As we approach Airport Way Dan comments that we need to probably think about heading back as we can’t waste the WHOLE day just goofin’ OFF in the big city so we turn west and proceed toward the airport. But with Dan, FLEXIBILITY is the key. We’ve gone barely three blocks before we come across the farthest north McDonald’s franchise in North America. Yep. The Golden Arches had sprouted out of the frozen tundra just a few short years earlier but had set sales records, monthly and yearly, for ALL McDonalds world-wide from the day it had opened. Per store or per capita, that big clown Ronald hauled in more cash from the residents of Fairbanks and the surrounding areas than anywhere else.

    Oh, it’s probably been beaten by now, but this was 1973 and this was the FIRST fast food place in the North Country outside Anchorage, and dining options were limited. Nowadays Fairbanks boasts what is probably the “farthest north” EVERYthing from Denny’s, KFC, and Taco Bell to a Barnes ‘n Noble bookstore. Although Penny’s did close years ago. But I think the record for the “Farthest North Franchise”, at least on U.S. soil (or TUNDRA) if there IS such a thing; would have to go the school-teacher owner/operators of what WAS a very busy real red-roofed neon ice cream cone with the famous “squiggle” on top Dairy Queen that was built and served the fine folks of Kotzebue for quite a few years although it too has now passed on.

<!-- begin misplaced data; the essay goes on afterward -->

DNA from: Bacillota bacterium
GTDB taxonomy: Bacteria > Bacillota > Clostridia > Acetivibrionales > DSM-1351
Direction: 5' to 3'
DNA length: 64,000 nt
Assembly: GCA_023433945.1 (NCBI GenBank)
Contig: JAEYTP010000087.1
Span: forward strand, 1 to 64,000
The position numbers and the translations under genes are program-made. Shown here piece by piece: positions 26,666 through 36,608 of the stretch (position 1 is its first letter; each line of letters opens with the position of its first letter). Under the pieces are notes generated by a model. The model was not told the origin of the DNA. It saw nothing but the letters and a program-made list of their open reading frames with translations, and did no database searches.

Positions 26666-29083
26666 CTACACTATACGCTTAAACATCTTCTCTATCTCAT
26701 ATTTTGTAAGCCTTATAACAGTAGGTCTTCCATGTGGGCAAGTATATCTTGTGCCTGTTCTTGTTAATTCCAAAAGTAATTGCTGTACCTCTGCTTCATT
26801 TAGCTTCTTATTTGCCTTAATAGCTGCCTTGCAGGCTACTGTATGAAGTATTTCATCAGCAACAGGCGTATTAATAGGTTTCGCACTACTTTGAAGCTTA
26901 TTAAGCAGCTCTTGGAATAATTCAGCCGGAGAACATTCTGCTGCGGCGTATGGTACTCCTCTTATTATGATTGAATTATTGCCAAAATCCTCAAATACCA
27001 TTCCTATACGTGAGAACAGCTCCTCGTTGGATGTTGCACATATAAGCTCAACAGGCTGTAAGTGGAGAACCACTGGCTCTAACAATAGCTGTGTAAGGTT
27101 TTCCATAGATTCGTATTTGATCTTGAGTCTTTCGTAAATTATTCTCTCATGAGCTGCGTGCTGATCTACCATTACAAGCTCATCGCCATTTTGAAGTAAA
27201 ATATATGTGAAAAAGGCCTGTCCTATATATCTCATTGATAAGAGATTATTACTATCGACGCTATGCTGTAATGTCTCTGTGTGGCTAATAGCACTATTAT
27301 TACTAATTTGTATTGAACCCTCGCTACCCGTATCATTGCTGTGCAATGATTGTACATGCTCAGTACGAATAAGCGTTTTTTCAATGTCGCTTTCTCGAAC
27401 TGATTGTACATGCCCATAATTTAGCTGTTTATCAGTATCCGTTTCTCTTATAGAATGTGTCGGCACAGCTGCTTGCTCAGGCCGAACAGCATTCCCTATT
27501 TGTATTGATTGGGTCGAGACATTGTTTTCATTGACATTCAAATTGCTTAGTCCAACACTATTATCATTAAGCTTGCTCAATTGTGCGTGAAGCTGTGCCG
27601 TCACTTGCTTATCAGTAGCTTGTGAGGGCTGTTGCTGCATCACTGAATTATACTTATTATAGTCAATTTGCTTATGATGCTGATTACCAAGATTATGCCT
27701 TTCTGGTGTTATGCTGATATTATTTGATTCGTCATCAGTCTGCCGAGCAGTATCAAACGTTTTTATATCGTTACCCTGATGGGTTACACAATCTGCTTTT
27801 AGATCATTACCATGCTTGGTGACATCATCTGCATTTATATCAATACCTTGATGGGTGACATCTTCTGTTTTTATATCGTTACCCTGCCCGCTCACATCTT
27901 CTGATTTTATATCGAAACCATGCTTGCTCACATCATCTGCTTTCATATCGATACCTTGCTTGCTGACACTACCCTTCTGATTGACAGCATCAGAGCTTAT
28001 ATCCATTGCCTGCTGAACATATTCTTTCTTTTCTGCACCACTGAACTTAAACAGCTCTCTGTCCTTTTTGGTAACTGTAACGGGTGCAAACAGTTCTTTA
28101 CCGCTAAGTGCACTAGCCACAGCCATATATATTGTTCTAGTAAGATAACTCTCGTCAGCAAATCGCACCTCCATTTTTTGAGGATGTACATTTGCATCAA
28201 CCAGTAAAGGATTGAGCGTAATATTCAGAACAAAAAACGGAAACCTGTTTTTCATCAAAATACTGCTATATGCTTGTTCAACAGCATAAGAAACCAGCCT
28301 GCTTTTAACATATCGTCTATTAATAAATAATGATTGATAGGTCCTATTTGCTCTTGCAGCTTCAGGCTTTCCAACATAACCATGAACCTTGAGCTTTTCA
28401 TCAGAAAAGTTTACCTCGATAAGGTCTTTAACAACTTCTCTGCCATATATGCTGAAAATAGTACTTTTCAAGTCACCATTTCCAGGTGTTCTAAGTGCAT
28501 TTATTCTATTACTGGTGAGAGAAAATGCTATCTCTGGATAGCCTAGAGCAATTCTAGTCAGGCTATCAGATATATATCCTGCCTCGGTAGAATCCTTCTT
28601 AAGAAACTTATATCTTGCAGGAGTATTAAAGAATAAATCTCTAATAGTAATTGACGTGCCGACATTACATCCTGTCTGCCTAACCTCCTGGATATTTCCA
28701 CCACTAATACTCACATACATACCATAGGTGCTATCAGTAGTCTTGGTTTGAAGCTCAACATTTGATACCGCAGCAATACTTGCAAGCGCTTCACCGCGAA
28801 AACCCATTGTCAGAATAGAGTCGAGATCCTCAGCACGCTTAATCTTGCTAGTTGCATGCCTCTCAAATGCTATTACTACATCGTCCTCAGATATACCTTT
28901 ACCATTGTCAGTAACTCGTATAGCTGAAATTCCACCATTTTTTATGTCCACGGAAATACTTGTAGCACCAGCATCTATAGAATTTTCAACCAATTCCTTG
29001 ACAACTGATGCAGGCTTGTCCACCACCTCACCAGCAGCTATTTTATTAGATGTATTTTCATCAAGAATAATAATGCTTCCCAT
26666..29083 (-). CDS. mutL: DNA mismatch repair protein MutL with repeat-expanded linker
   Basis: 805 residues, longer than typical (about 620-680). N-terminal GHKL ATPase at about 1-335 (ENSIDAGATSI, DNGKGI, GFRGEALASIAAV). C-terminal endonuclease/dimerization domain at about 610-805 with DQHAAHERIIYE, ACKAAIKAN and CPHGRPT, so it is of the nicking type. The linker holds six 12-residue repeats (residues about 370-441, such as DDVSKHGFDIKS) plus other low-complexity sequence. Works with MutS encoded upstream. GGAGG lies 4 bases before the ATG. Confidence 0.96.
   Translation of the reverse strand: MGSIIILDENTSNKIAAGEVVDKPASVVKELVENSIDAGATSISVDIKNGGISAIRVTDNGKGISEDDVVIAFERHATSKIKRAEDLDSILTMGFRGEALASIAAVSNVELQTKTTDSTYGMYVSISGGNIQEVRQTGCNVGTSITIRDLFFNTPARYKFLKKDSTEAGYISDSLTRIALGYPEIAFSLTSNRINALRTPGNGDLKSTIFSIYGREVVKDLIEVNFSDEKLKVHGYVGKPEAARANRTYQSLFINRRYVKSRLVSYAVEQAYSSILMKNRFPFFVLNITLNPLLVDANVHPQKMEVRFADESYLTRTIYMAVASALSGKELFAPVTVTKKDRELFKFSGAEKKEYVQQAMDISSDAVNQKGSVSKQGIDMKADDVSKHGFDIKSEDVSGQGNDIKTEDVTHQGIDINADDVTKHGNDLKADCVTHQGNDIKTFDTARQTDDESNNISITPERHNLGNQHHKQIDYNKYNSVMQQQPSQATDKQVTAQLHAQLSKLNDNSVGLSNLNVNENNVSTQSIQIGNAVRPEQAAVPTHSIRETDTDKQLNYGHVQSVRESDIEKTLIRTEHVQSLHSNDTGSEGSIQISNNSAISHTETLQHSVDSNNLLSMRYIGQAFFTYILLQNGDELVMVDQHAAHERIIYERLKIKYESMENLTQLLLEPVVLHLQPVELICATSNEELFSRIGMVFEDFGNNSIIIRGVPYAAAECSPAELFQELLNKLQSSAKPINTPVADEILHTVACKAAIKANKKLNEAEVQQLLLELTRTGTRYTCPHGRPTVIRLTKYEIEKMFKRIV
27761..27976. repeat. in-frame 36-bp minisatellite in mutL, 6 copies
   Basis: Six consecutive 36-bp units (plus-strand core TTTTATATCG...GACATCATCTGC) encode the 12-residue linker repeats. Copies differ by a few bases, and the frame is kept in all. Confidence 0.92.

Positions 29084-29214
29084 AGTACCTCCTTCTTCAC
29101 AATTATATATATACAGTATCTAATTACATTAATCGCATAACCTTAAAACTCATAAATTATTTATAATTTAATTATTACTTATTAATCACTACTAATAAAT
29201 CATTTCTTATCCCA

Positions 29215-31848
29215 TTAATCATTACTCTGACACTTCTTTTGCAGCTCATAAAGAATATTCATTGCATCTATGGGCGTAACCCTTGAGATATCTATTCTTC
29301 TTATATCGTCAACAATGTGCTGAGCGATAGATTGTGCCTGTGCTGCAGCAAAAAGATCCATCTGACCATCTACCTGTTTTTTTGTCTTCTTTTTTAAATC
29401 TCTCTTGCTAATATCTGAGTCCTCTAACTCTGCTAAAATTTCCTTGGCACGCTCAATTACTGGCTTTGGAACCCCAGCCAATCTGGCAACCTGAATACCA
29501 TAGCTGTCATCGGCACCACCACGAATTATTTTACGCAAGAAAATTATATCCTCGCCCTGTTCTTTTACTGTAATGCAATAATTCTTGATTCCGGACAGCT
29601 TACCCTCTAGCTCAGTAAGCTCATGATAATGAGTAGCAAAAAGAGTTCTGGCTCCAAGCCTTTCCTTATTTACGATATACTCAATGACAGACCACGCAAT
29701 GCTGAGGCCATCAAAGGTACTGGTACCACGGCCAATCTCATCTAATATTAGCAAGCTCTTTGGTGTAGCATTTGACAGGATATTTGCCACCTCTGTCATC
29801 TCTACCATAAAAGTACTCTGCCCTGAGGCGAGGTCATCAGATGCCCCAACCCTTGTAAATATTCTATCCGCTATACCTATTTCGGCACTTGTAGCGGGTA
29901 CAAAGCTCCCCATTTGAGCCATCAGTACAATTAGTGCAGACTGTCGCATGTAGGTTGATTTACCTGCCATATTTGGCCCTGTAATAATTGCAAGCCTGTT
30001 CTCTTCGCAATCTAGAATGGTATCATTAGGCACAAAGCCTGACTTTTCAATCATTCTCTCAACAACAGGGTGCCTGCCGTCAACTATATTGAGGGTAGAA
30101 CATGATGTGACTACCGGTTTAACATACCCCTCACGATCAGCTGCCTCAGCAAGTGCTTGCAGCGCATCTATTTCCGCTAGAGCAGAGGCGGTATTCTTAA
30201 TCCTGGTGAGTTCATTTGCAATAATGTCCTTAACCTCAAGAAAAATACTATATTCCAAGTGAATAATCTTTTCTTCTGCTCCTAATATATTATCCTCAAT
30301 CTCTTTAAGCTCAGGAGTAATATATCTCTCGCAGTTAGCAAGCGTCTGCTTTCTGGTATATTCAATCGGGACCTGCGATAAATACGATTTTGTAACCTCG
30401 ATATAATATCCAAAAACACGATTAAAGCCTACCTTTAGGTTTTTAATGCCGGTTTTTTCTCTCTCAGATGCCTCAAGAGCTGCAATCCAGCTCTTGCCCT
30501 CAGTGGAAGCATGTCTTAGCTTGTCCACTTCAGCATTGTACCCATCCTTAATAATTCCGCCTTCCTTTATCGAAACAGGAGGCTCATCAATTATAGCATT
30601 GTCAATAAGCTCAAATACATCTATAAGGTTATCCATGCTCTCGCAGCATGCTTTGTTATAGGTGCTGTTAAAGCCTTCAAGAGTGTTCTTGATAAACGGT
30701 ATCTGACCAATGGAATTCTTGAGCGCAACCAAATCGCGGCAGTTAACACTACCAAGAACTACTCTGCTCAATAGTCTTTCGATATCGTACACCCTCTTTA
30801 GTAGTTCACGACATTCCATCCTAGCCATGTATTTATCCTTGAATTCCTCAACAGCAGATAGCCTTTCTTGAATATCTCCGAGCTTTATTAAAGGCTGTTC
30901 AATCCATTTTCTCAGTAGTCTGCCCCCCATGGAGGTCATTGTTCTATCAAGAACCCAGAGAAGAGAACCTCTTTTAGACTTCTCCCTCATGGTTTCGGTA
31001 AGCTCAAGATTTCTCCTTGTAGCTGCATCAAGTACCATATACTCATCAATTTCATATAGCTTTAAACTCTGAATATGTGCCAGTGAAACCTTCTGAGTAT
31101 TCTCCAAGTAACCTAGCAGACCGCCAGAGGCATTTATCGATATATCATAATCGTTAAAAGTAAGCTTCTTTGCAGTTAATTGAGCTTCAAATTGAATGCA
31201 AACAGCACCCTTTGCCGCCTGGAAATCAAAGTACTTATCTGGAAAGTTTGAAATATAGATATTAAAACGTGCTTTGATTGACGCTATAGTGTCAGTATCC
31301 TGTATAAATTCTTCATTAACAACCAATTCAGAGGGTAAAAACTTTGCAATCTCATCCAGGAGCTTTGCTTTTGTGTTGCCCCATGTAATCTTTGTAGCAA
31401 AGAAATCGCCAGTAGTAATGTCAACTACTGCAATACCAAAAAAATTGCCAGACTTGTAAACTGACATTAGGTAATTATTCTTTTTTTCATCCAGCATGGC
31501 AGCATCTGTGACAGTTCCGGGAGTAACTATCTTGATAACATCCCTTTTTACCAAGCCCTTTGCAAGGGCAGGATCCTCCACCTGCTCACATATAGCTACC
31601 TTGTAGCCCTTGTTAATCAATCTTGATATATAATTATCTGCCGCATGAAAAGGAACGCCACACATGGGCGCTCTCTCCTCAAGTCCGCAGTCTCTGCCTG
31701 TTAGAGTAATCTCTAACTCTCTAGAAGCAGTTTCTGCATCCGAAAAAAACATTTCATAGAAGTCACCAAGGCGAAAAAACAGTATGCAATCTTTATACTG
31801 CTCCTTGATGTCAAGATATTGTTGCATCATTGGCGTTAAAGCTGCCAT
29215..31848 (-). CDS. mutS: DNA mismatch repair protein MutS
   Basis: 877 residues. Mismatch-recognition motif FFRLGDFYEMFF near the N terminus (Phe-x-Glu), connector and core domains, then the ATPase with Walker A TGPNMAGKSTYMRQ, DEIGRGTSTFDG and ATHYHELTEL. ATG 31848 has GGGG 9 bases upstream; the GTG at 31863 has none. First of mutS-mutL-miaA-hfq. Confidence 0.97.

Anyway with ninety bucks or so still burning a hole in his jeans pocket, not to mention a flair for “entrepreneurial thinking” Dan has struck upon yet ANOTHER brilliant idea to make money. But all I hear is “He-e-e-ey... I know!!”

    And I look over at him and he’s looking at me with this HUGE grin on his beaming round cherubic face. All that is missing is the cartoon character light-bulb as we wheel a quick 180 around the intersection to the right and pull into Mickey D’s. As he twists the key to the off position and the engine rattles into silence he says “C’mon. I’ll buy you a Big Mac!!” This is good. I’m a growing boy and I am HUNGRY!!

    We get to the counter and a cute little blonde girl, not much younger than me comes up to take our order but Dan tells her to wait a minute while he digs in his pockets. At the same time he turns to me and says “How much money YOU got??”

    ‘I thought YOU were buying” sez I. “Oh. I WILL. But this is something different. See how much money YOU have” he says as he begins counting his money.

    I come up with 48 bucks and some change while Dan has a couple of bucks over an even hundred. Adding quickly in his head he says “Good! We got $150 BUCKS” and then turns to the girl continuing “oh-KAY. I want two Big Macs, two fries and a milkshake apiece, chocolate for me” and he turns to me. ‘I’ll have strawberry’ I announce. She rings it up and comes up with a total of under six bucks. (Big Macs in those days were about .80 cents in the states, and were ninety-five cents or a buck even here.) She gives Dan change from his one and five and starts to turn to get our order but Dan says “Wait. We need more!!”